Monday, January 27, 2014

Making it Work Back to Front

As sophisticated as Wal-Mart is and continues to be, I found this article to be almost a challenge.  HELP WALMART STOCK ITS SHELVES!  I can see it now!  Promotion cards all over town, commercials asking the next person to step right up and make a difference and advise this already highly developed retail king on how to get the items from the back to the store front shelves!

Observably, Wal-Mart has their supply chain down to a science and the mere mention of automated replenishment, when stock is low a computer tell us and it automatically puts orders in to replenish! Brilliant! This really excited me, leaving me to wonder, why not carry this refined process past the delivery dock.  

Wal-Mart already has people, process and technology.  Let’s work with each of these and combine them into an advanced and continuous step.   It is obvious from the article that labor hours play an enormous role, the final stop in the supply chain movement.  “One analyst figured that Wal-Mart would have to spend $448 million to increase the number of sales associates by 5 per store.”   $448 million is a lot of money my friends, so why not try something traditional and help each other out.  Here Wal-mart should consider picking and choosing its battles…If there is a labor cut in the stock area then employees who have downtime should be given the opportunity to assist in restocking the shelves. Dedicated employees replenish. This may not always work, but any idea is better than no idea.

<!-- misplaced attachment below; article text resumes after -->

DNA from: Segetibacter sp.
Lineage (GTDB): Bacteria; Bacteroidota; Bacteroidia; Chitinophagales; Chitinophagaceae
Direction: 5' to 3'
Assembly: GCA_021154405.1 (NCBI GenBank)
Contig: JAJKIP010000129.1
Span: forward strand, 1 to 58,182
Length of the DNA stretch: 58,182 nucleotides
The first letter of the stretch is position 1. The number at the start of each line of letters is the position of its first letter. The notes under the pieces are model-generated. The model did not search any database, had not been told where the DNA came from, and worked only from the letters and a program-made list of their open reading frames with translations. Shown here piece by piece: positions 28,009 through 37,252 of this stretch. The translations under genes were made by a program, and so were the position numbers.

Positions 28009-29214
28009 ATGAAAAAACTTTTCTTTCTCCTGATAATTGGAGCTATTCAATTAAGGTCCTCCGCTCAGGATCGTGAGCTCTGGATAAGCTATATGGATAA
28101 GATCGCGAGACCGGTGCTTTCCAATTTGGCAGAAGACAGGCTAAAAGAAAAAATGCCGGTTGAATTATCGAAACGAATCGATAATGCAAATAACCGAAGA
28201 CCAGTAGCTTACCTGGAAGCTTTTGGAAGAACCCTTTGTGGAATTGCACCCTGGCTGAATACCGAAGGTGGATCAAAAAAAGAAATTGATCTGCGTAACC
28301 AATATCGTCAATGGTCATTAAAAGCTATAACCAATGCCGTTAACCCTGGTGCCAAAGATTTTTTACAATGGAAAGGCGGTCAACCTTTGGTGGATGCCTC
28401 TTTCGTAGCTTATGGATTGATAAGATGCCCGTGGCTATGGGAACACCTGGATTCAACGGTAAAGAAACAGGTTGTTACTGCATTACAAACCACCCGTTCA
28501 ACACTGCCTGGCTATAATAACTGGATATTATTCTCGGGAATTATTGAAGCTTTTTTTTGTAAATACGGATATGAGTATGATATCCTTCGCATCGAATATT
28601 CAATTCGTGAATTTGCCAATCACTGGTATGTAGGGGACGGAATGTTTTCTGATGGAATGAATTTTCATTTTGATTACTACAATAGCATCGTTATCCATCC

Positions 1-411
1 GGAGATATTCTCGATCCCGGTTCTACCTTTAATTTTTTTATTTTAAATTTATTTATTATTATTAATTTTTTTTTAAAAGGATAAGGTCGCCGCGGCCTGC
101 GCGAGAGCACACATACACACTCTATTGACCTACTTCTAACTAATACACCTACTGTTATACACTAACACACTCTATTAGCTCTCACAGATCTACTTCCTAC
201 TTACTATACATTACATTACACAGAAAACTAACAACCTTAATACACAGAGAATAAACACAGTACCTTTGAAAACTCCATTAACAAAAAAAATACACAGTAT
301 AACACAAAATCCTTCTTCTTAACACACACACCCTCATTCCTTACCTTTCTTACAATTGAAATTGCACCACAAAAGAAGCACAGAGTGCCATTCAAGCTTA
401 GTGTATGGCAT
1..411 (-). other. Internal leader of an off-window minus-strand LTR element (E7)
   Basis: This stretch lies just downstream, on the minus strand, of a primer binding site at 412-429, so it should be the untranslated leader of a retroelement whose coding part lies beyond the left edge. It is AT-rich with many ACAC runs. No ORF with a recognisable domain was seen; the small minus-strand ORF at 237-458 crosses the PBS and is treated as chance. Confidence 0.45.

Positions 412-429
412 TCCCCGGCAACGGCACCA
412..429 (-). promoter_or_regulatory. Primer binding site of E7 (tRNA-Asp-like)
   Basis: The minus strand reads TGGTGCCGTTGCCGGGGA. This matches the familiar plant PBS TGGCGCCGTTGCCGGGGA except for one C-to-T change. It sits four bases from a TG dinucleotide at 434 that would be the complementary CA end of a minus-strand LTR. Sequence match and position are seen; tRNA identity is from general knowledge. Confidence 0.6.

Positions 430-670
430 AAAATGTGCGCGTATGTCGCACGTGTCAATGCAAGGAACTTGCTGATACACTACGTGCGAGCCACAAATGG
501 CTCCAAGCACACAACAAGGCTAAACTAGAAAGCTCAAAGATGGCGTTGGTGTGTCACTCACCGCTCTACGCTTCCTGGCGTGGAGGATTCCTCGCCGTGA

Better yet, why not take it to another level and work with the sophisticated technology already available to the world.  Invest, if not invest in labor then invest in technology.  For staging purposes, have all items staged immediately upon arrival and ready to go to the floor.  But don’t rush it yet, this t-shirt rack which is already on the floor has a sensor on it (similar to an ID Sensor) and before it is put on the floor the sensor gives a reading for how much the items on the rack weighed (minus the actual rack itself).  This information was logged and for replenishment reasons will alert the backroom when the weight hits a low number.  Remove this shelf and bring out the staged one, take this one back and replenish! Replenish! Replenish!

  Duties should be assigned accordingly, and I do understand when there are lines, bodies are pulled from everywhere.  In my thoughts, it is obvious where the bodies are most needed at times and that is the back, this is an around the clock duty.  If the items are not available on the shelf then maybe all employees are not being utilized to their fullest.  The items go the store; focus should be strictly process system and creating a flow.  Cutting labor is one less cost, utilizing your labor wisely is positive.  Wouldn't it be fair to consider a smooth process system within the tall Wal-Mart walls as opposed to thinking there may be a speed bump elsewhere?  Isn't it more efficient to keep all cash registers moving in sync with products being stocked?  If customers are leaving this is going to present a stigma, Wal-mart is already in the line of fire for many other topics, why add another to its already superior process?


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